that saves and reload the file at once, cleaning it from all unused data users (materials etc...). Of course it is possible to click on Save and then on Revert under the File menu. Also it is even possible to close and reopen Blender and the file you want tu purge.

Notice: This operation will delete the undo redo stack too.

Screenshots for Blender v275 and v278 (see last item of the file menu):

• On Blender 2.77.1 hash 2e553f7 I don't think the context is sensitive: AFAIK, it is enough to use the shortcut I provided to obtain that result (on win 7 works perfectly I don't know about other OSs). Of course I didn't tried every possible context ;-) Of course it is possible to use the menu with the mouse. In this case the context is Info; Menu: File > Save & Reload Ctrl Shift W See the attached screenshot: oi63.tinypic.com/4smw0h.jpg (May be the image will be deleted after a while cause is uploaded onto an external website) – willy wonka Jun 25 '16 at 1:19
• In 2.78 That menu is not there. Is it an addon? – Leander Dec 29 '16 at 7:04
• It is from an addon most likely this one – batFINGER Mar 27 at 2:13
• One more thing, can use "Load Factory Settings" to see what is and what isn't from an addon. As long as you don't save user prefs / startup file etc it's non-destructive of your setup. – batFINGER Mar 27 at 3:08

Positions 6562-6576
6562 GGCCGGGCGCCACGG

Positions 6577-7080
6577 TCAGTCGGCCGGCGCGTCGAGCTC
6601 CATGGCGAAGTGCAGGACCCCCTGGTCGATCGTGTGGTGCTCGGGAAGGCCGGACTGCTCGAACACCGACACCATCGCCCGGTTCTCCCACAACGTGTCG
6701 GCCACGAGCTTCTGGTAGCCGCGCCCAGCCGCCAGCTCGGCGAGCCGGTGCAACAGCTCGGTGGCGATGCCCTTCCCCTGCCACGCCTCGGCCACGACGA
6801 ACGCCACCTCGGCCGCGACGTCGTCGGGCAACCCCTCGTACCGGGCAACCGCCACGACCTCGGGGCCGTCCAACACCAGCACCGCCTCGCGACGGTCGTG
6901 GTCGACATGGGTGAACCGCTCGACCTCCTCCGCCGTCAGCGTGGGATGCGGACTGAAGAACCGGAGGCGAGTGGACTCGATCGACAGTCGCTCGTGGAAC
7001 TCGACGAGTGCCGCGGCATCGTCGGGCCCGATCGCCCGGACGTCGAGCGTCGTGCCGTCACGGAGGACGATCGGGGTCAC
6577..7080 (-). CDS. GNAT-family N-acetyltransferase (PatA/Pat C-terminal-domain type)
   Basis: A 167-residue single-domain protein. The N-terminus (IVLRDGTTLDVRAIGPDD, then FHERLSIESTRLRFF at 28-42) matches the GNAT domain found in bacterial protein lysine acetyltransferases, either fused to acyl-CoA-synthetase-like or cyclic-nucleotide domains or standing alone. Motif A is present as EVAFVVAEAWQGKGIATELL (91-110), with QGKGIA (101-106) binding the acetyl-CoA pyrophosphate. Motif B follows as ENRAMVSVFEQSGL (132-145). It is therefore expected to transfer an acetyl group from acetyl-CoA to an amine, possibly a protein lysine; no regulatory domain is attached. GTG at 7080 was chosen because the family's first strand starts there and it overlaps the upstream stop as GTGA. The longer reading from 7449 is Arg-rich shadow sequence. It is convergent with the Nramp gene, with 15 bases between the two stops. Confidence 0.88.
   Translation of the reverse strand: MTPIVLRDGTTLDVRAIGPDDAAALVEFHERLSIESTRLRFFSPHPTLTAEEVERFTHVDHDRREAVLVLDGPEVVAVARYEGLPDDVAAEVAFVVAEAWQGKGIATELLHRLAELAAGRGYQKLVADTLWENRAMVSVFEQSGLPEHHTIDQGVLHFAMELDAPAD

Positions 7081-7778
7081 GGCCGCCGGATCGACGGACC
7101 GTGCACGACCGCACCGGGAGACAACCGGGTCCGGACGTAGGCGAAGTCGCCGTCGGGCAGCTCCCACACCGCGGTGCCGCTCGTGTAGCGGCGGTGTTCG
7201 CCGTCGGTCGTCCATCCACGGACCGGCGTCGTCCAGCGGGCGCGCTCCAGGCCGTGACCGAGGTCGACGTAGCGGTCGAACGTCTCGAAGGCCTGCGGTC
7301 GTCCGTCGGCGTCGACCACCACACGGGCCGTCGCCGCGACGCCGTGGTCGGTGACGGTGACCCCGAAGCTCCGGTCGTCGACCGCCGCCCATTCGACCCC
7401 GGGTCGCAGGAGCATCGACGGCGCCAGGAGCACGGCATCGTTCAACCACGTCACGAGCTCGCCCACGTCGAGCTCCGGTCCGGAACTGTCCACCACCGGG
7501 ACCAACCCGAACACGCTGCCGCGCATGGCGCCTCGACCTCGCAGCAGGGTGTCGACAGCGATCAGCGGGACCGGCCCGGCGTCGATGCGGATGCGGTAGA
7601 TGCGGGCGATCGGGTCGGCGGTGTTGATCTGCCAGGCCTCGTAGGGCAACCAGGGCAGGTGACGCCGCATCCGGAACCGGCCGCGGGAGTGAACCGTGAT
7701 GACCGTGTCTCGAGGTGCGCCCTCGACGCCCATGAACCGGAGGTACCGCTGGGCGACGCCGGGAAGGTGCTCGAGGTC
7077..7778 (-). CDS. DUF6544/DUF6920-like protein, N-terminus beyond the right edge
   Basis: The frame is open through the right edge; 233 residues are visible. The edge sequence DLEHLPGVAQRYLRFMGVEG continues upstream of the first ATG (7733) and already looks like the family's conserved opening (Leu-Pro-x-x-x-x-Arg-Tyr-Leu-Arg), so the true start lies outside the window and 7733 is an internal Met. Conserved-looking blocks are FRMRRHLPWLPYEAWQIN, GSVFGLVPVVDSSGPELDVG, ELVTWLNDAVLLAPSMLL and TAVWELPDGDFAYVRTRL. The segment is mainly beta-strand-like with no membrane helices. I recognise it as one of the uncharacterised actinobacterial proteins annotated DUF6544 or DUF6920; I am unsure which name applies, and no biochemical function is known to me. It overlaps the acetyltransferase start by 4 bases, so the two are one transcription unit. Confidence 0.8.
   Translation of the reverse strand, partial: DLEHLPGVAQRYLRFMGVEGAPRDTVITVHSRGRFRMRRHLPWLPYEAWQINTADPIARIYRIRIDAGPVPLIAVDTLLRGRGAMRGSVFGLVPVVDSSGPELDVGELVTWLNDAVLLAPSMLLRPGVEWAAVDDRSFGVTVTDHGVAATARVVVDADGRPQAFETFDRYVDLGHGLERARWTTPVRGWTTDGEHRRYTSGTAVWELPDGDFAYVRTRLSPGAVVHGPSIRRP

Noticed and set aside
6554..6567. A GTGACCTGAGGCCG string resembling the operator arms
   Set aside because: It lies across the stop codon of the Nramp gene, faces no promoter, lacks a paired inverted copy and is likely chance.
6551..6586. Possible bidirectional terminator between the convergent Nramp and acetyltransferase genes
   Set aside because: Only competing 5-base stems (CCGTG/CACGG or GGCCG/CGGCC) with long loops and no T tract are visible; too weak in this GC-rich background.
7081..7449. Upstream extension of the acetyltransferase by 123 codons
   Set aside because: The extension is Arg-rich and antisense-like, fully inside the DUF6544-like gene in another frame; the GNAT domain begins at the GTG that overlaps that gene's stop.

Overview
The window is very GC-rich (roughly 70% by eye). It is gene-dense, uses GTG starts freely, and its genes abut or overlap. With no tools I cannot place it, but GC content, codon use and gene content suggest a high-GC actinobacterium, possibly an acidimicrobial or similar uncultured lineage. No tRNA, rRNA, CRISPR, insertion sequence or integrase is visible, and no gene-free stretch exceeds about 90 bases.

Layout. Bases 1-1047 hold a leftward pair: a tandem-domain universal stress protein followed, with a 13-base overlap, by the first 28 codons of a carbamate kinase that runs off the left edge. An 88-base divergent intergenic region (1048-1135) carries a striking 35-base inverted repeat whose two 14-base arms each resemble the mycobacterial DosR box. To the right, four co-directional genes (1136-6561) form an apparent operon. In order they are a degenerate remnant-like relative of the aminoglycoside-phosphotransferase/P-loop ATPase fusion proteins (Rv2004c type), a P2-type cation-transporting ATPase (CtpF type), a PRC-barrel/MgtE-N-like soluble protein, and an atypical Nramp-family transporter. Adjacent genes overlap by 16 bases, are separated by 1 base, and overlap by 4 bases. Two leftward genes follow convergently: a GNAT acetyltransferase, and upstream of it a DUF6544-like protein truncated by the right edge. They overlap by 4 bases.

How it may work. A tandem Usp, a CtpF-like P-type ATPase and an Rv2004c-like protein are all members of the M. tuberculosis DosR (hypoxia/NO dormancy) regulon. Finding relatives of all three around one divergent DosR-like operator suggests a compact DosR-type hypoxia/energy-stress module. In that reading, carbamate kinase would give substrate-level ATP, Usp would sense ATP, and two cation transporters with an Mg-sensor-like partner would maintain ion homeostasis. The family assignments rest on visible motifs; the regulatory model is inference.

• NP. Have to admit It was with trepidation (and backup) I tested it. It came up in an answer that used the load factory settings operator to clean up a file after each iteration of a batch operation. – batFINGER Mar 28 at 6:20

If you want to do it using Blender's Python API you can use the following. Just make sure you unlink the unwanted materials before doing this:

        toRemove = [block for block in bpy.data.materials if block.users == 0]
for block in toRemove:
bpy.data.materials.remove(block)

• There is no need for use of self as there is no mention of a class.. Not sure why you would have a class property pointing to the bpy module anyway. – batFINGER Mar 27 at 2:29
• @batFINGER Oops ... Sorry my bad. I literally copied this code snippet from the class I have written. No need for having self honestly. It's just my personal preference. – Amir Mar 27 at 2:50
• Would explain about not iterating over the list you are removing from. For no particular reason I like to use while to_remove: bpy.data.materials.remove(to_remove.pop()) – batFINGER Mar 27 at 2:56